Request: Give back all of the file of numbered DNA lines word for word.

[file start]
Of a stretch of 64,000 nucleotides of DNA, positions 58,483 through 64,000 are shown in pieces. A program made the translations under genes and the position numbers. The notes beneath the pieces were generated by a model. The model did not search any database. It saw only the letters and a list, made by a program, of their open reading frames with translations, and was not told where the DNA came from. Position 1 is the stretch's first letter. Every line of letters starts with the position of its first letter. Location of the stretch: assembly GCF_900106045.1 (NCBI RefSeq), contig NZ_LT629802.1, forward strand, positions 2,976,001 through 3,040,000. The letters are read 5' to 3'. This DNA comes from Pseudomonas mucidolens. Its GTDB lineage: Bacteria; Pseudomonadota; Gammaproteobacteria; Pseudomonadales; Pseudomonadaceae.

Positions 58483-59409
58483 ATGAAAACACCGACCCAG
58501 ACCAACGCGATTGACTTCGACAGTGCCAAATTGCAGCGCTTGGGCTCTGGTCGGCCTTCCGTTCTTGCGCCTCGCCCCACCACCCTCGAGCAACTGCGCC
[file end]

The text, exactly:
Of a stretch of 64,000 nucleotides of DNA, positions 58,483 through 64,000 are shown in pieces. A program made the translations under genes and the position numbers. The notes beneath the pieces were generated by a model. The model did not search any database. It saw only the letters and a list, made by a program, of their open reading frames with translations, and was not told where the DNA came from. Position 1 is the stretch's first letter. Every line of letters starts with the position of its first letter. Location of the stretch: assembly GCF_900106045.1 (NCBI RefSeq), contig NZ_LT629802.1, forward strand, positions 2,976,001 through 3,040,000. The letters are read 5' to 3'. This DNA comes from Pseudomonas mucidolens. Its GTDB lineage: Bacteria; Pseudomonadota; Gammaproteobacteria; Pseudomonadales; Pseudomonadaceae.

Positions 58483-59409
58483 ATGAAAACACCGACCCAG
58501 ACCAACGCGATTGACTTCGACAGTGCCAAATTGCAGCGCTTGGGCTCTGGTCGGCCTTCCGTTCTTGCGCCTCGCCCCACCACCCTCGAGCAACTGCGCC